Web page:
The functional paradigm in Java – What are lambda expressions?

Functional languages are becoming more popular and popular day after day, languages like Scala and Erlang are a little example of it.

You may think, Why all this popularity?

Functional paradigm and languages work in this way:

  • You do not have variables, but immutable symbols with one unique value, from the beginning to the end
  • No loops, just ricursion
  • Higher level functions, in the sense that you can pass a function to another function as a formal parameter
  • No collateral effects, since variables are constants
  • Good parallelism
  • You have to focus on the “What are you doing” instead of “How you are doing” when writing code

These are just some characteristics of this paradigm, you can find much more on Google, this was just a little introduction.


Functional paradigm and Java

Yes, we are not seeing a new pure/impure functional language, but we’ll learn how to use part of this paradigm in Java.

In particular, this lesson I am going to explain you why this paradigm is present in Java and how use it, thanks to the so called lambda expressions or shortly, lambdas.

Wasn’t Java an OOP (Object Oriented Paradigm) language?

Yes, it was till version 8. Then something changed.

The problem was mainly caused by a simple operation that in Java wasn’t so easy and light (sintaxically) to achieve. I am talking about passing a method to a function.

If you want (before) to do that, you had to create an anonymous inner class, on the fly, and pass it to the method, for instance something like:

method1( param1, param2, new className() {

void doSomething(Type param1){ … } });

Imagine if doSomething(param1) were big, the syntax would be a lot more dirty.

But the most important thing is that you needed to instantiate a whole object just to use a single function, in some situation it would be a waste of memory!

Lambda Expressions

Starting from Java 8 we have the Lambda Expressions, whose name comes from the Lambda Calculus , intended to add some functional capabilities to an OOP oriented language as Java, therefore making some operations, like passing a method to another one,  easier tasks.

Functional interfaces

If you want to use the lambdas, you have to firstly know the basis.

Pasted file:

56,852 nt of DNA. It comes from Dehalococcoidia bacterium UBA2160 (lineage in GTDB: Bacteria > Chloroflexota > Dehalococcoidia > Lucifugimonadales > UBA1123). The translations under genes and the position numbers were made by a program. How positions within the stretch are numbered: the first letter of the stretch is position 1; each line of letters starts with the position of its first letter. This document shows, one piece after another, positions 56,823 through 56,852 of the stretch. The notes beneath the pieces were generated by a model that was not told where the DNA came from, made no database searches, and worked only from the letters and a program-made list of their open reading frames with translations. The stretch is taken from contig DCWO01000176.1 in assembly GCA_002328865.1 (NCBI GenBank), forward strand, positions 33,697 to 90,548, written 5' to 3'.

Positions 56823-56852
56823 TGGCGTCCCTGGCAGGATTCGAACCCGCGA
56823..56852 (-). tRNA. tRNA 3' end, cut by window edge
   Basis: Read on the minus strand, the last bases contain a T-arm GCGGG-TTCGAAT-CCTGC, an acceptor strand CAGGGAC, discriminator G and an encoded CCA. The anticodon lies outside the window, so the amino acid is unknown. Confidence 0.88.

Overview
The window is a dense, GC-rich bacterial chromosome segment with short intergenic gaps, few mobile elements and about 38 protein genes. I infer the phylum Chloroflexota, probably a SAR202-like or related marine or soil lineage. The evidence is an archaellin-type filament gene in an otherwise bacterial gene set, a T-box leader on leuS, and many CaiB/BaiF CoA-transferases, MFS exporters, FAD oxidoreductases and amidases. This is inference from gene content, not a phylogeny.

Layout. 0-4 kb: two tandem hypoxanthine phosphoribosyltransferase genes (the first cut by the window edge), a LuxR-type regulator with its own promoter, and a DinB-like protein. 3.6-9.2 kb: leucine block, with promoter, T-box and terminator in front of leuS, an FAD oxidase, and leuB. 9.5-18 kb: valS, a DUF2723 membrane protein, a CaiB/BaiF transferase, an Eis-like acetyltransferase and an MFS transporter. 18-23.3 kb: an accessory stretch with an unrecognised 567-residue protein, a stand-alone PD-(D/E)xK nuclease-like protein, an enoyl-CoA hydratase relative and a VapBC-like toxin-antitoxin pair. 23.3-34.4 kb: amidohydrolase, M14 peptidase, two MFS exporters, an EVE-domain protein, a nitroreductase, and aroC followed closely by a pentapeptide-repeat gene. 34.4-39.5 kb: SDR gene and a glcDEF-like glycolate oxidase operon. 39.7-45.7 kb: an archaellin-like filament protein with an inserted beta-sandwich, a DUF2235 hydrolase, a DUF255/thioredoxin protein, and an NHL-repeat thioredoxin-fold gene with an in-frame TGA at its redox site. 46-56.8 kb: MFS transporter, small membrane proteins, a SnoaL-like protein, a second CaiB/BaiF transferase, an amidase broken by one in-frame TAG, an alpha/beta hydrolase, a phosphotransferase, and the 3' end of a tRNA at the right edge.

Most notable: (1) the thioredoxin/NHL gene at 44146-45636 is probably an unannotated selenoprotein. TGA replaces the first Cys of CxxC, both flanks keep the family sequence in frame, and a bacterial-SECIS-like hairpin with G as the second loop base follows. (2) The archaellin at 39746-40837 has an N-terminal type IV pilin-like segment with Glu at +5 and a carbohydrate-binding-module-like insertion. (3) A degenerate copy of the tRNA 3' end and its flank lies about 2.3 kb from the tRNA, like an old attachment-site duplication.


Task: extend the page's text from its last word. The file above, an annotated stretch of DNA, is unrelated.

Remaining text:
A functional interface is a standard Java interface that has a single abstract method.


interface Drawable {

draw(Graphic g);


This kind of interface will be used to pass the lambda expression to the caller and it is required since lambdas have types inference. In the sense that they automatically deduct the variable type, hence, to do that, the interface must have a single method.

How to create Endless Streams of Data in Java

Differences between usages:

  • OOP

           new method( param1, new Drawable () { draw(Graphic p) { … } });

  • Lambdas

          new method( param1, (p) -> { .. } );  // Where p is a Graphic object

You can clearly notice how the syntax has got much concise, but this is only one of the avantages.

Java offers some default Functional interfaces, most important are:

  • Predicate<T>: contains the abstract method boolean test(T t) used for filtering or testing a condition
  • Consumer<T>: contains void accept(T t) used to pass a simple void method to do something with the argument, for example print it
  • Function<T,U>: contains U apply(T t) good to elaborate data and output something of type U

Complete example: You have a list of people and you want to print only the females.

class Person() {

private char gender;

Person( .., .. ) { } // Constructor

public char getGender() return gender;

public void filteringList(List<Person> people, Predicate<Persona> filter ) {

for ( Person p : people ) {

if ( filter.test(p) ) System.out.println(p); // If test is satisfied, print the person





We have the List ‘people’ made of: Marie, Lucy, Bob, Meave

filteringList( people, ( person ) -> person.getGender() == ‘F’ );





And if you want to print only Males? Easy.

filteringList( people, ( person ) -> person.getGender() == ‘M’ );


Some limitations of lambdas, obviously they are logical according to the functional paradigm:

  • Cannot access non-final variables from outside scope
  • Can’t modify outer scope


As you can see, with a single method you can test infinite conditions, you just have to call the same method with a different test.

In this lesson we have seen the basis, in the next ones we’ll see some more advanced examples about: method references, ordering, the technique of map-reducing and finally parallelism.

Welcome to the world of functional paradigm!

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